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France's top military chief resigned Wednesday after a war of words with Emmanuel Macron over budget cuts that tested the new president's authority.

The head of the French armed forces, General Pierre de Villiers, said in a statement on Wednesday that he had tendered his resignation to the president and that it had been accepted.

By cutting De Villiers down to size, Macron swung a punch too at a wing of the ultra-conservative Catholic aristocracy - a grouping that backed Francois Fillon, one of his main rivals for the presidency.

"In the current circumstances, I believe that I am no longer in the position of ensuring the stability of the army in which I guaranteed the protection of France and the French, today and tomorrow, and to support our country's ambitions".

De Villiers, head of the military since 2014, insisted that it was his "duty" to express his concerns about military resources amid the sustained threat of extremist attacks.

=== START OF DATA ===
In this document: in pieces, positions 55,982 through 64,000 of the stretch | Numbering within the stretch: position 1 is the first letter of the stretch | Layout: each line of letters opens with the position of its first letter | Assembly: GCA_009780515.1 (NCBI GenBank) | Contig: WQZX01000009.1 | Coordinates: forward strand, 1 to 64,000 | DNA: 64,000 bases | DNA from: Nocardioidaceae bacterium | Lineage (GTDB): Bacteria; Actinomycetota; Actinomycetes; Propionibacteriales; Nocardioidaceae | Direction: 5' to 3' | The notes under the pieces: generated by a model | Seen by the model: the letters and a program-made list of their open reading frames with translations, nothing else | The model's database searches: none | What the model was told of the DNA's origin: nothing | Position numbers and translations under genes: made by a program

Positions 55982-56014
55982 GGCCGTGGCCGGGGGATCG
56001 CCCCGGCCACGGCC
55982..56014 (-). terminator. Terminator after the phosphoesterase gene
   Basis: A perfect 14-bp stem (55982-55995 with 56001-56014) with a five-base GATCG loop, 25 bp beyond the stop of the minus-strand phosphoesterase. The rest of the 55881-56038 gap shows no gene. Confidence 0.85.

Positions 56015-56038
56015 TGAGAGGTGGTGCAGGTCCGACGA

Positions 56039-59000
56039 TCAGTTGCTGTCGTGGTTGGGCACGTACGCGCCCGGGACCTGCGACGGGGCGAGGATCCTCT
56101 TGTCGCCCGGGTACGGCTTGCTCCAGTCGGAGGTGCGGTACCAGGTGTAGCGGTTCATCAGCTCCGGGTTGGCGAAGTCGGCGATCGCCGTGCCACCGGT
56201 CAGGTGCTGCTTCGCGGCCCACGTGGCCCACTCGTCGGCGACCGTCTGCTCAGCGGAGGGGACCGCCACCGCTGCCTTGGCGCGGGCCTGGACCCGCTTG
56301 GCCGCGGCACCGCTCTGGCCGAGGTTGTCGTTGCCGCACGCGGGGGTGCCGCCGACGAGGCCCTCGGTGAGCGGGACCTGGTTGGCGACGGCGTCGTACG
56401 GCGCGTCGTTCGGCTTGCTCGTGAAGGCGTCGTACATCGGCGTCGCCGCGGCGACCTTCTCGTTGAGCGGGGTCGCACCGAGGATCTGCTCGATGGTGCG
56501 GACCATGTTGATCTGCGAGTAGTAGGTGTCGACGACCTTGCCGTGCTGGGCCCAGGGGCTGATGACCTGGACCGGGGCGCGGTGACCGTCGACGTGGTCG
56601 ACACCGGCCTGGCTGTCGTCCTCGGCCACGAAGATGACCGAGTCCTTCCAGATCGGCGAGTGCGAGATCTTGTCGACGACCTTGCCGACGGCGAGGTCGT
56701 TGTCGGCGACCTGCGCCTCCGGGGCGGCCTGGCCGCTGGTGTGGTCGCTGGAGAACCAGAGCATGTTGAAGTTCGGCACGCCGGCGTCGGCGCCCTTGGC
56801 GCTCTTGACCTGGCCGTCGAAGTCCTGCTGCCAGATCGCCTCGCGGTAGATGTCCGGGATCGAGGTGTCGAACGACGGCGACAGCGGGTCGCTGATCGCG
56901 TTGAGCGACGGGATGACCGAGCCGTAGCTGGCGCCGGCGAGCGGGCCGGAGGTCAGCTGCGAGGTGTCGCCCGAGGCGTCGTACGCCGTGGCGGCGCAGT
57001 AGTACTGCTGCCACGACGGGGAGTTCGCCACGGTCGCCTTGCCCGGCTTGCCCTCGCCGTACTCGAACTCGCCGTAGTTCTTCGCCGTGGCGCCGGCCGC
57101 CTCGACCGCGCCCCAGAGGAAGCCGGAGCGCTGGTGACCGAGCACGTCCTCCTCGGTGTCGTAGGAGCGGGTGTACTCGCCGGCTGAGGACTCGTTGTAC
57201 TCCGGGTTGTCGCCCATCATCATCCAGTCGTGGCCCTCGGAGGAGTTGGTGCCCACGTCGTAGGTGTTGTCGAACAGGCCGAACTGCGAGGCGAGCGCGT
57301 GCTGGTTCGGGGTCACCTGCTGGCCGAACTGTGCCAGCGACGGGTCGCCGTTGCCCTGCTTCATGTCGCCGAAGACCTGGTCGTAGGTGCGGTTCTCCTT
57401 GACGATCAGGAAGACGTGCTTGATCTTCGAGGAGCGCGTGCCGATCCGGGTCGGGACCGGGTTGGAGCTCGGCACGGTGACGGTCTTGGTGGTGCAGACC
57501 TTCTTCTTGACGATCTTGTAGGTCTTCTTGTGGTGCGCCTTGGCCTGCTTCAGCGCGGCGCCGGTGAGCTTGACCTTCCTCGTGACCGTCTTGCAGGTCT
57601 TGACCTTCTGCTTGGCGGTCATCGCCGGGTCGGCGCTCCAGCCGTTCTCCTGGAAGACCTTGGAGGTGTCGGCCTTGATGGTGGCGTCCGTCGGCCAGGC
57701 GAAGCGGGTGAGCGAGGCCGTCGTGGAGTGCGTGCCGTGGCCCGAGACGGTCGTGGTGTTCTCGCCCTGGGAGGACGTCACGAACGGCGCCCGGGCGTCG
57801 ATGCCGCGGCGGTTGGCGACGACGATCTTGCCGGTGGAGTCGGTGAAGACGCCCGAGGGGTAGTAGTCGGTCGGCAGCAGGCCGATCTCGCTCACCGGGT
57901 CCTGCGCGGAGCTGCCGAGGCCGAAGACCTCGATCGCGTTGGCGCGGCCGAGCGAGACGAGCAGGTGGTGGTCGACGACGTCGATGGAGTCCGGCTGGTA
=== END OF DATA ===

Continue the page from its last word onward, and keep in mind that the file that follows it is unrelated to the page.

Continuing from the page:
De Villiers, appearing before a closed-door hearing of parliamentarians - had used strong language to protest at the 850 million euro ($A1.24 billion) defence budget cut Macron was making as part of his efforts to rein in state spending.

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Macron's own behavior has elicited criticism, notably by those who fear he is growing power-hungry since overwhelmingly winning election in May and seeing his new centrist party dominate last month's parliamentary elections.

Damien Abad, a member of the opposition Republicans who sits on the parliamentary defense committee, tweeted that Macron's "excessive authoritarianism led to the resignation".

He said: "I may be stupid, but I know when I'm being had".

De Villiers issued an appeal on Facebook saying "Watch out for blind trust".

In his first foreign visit after taking office, he visited French troops engaged in counter-terrorism operations in the West African country of Mali.

The crisis was exacerbated by its timing, coming in the week of the July 14 Bastille Day military parade, where US President Donald Trump was the guest of honour.

It also appeared at odds with Mr. Macron's commitment to increase military spending to 2 percent of G.D.P. - the amount that North Atlantic Treaty Organisation countries are required to spend on defense - by 2025.


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